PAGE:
Pinball is an example of a durable higher denomination game that continues to retain its popularity despite a proliferation of more modern and high tech slots on the casino floor.
The game itself is pretty straightforward, in part because it leverages the ultra-simple Double Diamond as its basic format. The symbols and basic pay options remain the same, so there’s not a lot to learn.
However, that last credit wagered (in the example here for a three-credit version of Pinball) is where things change up on this game. The pay table payouts for the third credit for base line hits don’t change, with the exception of the top payout of three Double Diamond symbols, which increases proportionally.
Instead, the bulk of the third credit value goes to the bonus, which instead of three Pinball shots (which would be expected given what you get for credits 1 and 2), increases to 5 Pinball shots. So really that third credit is being invested largely in the bonus, and secondarily into that top payout.
The bonus itself is quite simple. You get the number of pinball shot based on your credit count. Then, you shoot each ball into the board and either get it into one of the pockets, or falls into the bottom section below. The top prize is getting all five balls into that bottom section; as a result, you can’t play for the top bonus prize without betting max credits.
Of course, it’s rare to get balls into that bottom section at all, as the bulk of the pinball shots will fall into the pockets above it. But it’s an important aspect of the bonus to be aware.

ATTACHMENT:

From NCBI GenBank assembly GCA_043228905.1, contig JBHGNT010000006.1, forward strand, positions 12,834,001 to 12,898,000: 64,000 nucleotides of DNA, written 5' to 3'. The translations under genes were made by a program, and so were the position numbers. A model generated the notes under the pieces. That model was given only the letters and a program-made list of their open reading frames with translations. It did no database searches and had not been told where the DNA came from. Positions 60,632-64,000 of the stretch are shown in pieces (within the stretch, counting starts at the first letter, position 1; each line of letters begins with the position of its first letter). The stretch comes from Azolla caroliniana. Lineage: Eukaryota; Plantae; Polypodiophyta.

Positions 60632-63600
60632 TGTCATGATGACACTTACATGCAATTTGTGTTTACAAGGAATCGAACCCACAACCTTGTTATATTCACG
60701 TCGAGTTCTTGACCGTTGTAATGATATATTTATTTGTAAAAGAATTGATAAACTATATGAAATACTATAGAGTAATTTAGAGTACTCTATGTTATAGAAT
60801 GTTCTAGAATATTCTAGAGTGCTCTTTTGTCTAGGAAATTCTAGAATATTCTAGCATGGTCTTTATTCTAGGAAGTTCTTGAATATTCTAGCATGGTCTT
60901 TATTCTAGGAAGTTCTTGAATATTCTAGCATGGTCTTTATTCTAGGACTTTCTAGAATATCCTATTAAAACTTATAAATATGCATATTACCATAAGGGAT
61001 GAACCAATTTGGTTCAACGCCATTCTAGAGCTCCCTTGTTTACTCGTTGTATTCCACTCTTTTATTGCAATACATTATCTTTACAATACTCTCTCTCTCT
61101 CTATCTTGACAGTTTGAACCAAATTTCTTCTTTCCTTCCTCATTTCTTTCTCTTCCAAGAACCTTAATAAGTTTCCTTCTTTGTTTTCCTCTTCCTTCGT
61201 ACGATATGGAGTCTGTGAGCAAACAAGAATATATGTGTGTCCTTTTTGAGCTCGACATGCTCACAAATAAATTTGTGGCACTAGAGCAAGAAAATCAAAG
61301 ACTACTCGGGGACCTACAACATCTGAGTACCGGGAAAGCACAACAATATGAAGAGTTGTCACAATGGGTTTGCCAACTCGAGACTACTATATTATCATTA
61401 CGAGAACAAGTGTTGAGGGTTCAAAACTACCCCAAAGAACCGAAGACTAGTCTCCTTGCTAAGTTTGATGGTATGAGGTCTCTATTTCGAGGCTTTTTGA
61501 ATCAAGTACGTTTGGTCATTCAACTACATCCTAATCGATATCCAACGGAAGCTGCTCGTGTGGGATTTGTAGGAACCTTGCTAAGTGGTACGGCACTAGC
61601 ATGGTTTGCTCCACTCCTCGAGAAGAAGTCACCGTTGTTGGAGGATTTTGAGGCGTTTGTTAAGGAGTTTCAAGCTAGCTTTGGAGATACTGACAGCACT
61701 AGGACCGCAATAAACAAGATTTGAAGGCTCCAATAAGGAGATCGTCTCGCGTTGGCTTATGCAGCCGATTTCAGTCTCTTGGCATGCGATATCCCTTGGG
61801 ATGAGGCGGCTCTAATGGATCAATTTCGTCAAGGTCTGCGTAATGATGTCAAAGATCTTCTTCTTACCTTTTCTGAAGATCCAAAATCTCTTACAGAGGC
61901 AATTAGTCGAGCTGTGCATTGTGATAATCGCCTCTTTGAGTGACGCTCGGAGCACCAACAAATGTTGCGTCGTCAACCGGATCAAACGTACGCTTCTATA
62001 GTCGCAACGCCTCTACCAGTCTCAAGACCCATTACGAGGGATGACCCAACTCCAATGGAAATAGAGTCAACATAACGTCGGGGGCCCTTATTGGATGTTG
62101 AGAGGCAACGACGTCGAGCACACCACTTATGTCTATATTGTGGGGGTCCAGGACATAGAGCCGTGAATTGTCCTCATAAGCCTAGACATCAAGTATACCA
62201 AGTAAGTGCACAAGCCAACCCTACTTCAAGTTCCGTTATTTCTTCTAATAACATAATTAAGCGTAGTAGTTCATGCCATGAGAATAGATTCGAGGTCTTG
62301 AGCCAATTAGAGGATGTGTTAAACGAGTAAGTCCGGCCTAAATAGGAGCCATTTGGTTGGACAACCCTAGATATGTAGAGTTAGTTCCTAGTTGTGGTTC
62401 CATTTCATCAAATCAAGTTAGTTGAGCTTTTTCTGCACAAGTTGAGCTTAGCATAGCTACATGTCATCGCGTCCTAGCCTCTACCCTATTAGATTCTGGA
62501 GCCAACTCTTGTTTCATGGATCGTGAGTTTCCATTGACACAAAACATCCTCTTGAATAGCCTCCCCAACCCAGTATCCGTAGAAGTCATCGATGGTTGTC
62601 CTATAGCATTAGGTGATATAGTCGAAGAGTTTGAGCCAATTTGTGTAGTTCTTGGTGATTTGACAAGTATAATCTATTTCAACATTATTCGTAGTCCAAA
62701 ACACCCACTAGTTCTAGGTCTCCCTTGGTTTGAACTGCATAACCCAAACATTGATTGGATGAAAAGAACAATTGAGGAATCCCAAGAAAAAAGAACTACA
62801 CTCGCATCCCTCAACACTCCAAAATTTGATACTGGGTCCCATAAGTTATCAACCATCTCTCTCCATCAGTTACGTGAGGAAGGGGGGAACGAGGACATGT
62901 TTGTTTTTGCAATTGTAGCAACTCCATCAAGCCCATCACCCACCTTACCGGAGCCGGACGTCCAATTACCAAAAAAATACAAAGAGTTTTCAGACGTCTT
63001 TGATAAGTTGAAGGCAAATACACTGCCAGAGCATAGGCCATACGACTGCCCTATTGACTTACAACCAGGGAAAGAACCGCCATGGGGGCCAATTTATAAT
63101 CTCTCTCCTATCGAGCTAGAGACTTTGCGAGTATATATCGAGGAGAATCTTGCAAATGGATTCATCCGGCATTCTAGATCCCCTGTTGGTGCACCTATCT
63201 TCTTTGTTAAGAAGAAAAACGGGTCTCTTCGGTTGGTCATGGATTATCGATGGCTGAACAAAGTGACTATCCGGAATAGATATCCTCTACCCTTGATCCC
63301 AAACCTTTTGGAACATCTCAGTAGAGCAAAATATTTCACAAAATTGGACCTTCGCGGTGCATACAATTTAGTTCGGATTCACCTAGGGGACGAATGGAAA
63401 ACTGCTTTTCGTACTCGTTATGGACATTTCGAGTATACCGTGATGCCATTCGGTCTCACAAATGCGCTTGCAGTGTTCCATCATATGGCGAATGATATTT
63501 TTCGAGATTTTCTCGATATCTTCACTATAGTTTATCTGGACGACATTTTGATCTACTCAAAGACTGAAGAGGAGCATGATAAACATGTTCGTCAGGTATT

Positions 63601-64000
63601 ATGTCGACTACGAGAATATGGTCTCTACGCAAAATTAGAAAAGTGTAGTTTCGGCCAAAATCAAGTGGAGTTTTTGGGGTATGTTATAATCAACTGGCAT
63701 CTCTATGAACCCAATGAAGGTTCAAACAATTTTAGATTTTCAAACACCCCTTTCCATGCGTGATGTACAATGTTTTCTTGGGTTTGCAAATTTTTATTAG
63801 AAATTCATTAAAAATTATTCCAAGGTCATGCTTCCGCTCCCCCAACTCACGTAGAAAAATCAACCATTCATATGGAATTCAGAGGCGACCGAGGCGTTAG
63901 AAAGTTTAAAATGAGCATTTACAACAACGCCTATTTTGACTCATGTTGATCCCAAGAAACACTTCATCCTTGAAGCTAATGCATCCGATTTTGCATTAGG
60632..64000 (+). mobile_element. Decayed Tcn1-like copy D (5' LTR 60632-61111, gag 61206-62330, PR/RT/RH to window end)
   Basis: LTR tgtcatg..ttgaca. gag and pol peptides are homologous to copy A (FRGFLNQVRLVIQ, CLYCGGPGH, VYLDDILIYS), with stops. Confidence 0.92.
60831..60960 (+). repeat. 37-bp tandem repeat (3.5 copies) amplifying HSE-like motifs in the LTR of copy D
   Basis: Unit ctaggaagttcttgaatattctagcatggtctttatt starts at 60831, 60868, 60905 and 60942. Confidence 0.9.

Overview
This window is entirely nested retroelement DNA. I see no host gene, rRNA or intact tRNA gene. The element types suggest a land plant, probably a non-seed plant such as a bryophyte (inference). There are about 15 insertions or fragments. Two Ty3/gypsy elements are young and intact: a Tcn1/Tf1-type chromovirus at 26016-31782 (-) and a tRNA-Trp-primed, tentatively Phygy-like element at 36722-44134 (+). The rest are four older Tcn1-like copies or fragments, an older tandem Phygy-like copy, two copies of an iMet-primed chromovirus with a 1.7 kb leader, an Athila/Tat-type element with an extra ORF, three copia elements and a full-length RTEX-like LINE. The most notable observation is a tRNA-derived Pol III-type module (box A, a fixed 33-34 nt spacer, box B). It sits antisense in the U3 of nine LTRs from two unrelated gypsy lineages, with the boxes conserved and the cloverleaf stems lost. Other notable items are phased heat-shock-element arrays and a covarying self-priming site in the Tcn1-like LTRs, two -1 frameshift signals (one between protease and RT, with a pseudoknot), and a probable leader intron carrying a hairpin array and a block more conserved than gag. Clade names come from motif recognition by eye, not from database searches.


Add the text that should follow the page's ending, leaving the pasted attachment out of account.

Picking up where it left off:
For players who find games without a feature or bonus less exciting, this may be a perfectly reasonable trade-off. This is effectively like a more/better bonus bet for that third credit. For those who are less enthusiastic about the bonus, it may be worth playing a standard Double Diamond machine instead.
But clearly many players enjoy the game, as IGT keeps it available on more modern machines despite the game’s lengthy run on the casino floor. And it can be quite the fun bonus, especially in high limit denominations!
Watch and Learn
Brian Christopher got a high limit handpay on Pinball (segment starts at 6:28):
Slotlady played Pinball in high limit in this video, starting at 7:02:
Hi Josh, fellow Rudie here, me & my daughter met you once at Mohegan in Ct. when BC was there. first off love your articles, but I got a question for you to dig into. With the rise in popularity with two seat slot machines, why haven’t the manufacturers. working with the casinos figured out a way to put two slots in the machine so each persons players card could be inserted. When I’m playing with someone on one we each pool our money and go for the win. I always make the person I’m with put their card in so they can build up their status. If it can’t be done do you think the casinos could / would come out with a partner card. Anything to help both reap the rewards and hopefully split the taxes when the hand pay comes. My daughter and I and sometimes my son or buddy do this on single seat machines also – pool the money and go for the big one. Thanks again and keep articles coming. Jay from Worcester
Hey Jay! Unfortunately I haven’t seen anything where multiple players cards can be inserted and share in the benefits. Some casinos have companion cards, and let you pool your resources (or just link so the bigger player’s perks can be shared with both people) and scenarios like that. Some couples will play on a single card to pool their resources, although some casinos don’t like that idea either, and of course all the benefits reside with one person. It’s an interesting question though! I’ll be chatting with a couple of people who work at the players card companies and will ask for their take when I do!
Thanks Josh, I appreciate it